The S&ED proceeded in much the same vein: a parade of information and gestures the Chinese could point to when justifying their dollar-reserve policies back home. The key discussion came on the first afternoon, when about a dozen senior officials from each side gathered in a meeting room at the Reagan Building, a few blocks from the White House. Geithner, Orszag, Bernanke, and White House economists Larry Summers and Christina Romer all attended. Bernanke elaborated on how the Fed would scale back its financial-market interventions before inflation became a problem. At one point, Summers helpfully interjected that it's difficult to find an industrialized country that has ever experienced inflation without the economy overheating (that is, producing at more than capacity), something that isn't a concern at the moment.
For his part, Orszag gave a slightly more data-heavy version of a presentation he'd given a few days earlier at the Council on Foreign Relations. The bottom line: The recession and the financial crisis explain about two-thirds of the current deficit. "The Chinese side found that interesting and persuasive," says one person who was in the room. "They knew about the stimulus, but I didn't have the impression they were aware that two-thirds of the deficit was . . . related to the crisis."
But, all in all, the atmospherics may have been just as important as any particular data point: "To be frank, when you see Peter Orszag, Summers, Christie Romer, Geithner, Bernanke sitting in a room, explaining U.S. economic policy, it's impressive," says this person. Impressive and, in a way, flattering. While the dialogue received minimal coverage in this country, it was a major media event in China. Vice Premier Wang's remarks at a dinner hosted by Orlins' group and the U.S.-China Business Council stressed the mutual respect between the two countries and were carried live by Phoenix Satellite Television, a major Chinese network. One of the photographs that circulated widely in China after the S&ED depicted Bernanke poised on the edge of his seat as Wang hit a point of emphasis.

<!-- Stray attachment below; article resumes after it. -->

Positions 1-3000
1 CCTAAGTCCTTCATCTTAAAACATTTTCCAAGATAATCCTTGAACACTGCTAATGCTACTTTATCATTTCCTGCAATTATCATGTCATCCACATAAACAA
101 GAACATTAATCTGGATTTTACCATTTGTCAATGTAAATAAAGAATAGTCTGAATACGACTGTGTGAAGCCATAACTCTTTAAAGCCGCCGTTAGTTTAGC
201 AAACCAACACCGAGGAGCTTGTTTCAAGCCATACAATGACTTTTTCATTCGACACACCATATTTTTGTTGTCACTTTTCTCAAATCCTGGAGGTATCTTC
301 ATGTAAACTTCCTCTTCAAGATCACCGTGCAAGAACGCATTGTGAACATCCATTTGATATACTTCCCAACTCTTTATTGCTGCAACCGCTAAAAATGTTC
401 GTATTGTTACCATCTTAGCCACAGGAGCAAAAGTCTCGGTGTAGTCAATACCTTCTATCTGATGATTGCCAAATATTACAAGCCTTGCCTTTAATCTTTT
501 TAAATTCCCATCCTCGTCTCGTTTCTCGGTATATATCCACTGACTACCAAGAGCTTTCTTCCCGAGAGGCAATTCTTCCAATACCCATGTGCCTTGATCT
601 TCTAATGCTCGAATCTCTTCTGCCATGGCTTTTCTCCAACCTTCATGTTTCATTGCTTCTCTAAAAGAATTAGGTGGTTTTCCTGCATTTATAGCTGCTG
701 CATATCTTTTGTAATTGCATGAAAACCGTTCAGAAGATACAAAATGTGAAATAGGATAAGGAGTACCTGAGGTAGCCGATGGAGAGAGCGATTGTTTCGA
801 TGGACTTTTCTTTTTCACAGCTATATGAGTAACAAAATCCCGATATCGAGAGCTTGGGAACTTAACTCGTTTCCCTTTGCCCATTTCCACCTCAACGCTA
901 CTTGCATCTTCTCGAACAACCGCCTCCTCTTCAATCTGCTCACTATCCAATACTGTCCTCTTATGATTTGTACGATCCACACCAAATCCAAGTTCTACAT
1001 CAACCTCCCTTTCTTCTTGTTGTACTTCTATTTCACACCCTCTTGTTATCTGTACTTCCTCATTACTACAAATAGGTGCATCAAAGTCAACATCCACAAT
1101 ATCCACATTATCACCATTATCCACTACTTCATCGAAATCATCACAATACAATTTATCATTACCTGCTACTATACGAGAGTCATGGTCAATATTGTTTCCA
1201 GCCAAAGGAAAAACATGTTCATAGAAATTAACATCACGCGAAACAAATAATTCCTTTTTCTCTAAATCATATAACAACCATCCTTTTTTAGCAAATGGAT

And it wasn't just intellectual displays. On the first night of the dialogue, the State department hosted a lavish banquet in honor of the Chinese in Foggy Bottom's ornate Benjamin Franklin dining room. "The Chinese always roll out the red carpet," says a Treasury aide. "I felt like, on the pageant-meter, we did a good job." One of Hillary Clinton's subtle touches was to surprise the Chinese with a performance by the opera singer Renée Fleming--a friend who "happened to be in town." Fleming became a sensation in China after singing there during the Beijing Olympics. According to one administration official, there was an "audible gasp" from the Chinese in the room when she introduced herself.
The reason for all of this is to help the Chinese manage their domestic political needs, not because we fear the Chinese may suddenly start dictating Medicare cuts or income tax hikes. Still, there's at least one potential problem with owing so much money to a strategically critical country: We have a vast range of interests at stake with the Chinese, and the focus on all the money we owe them may, at the margins, deprive us of leverage we need to advance those interests.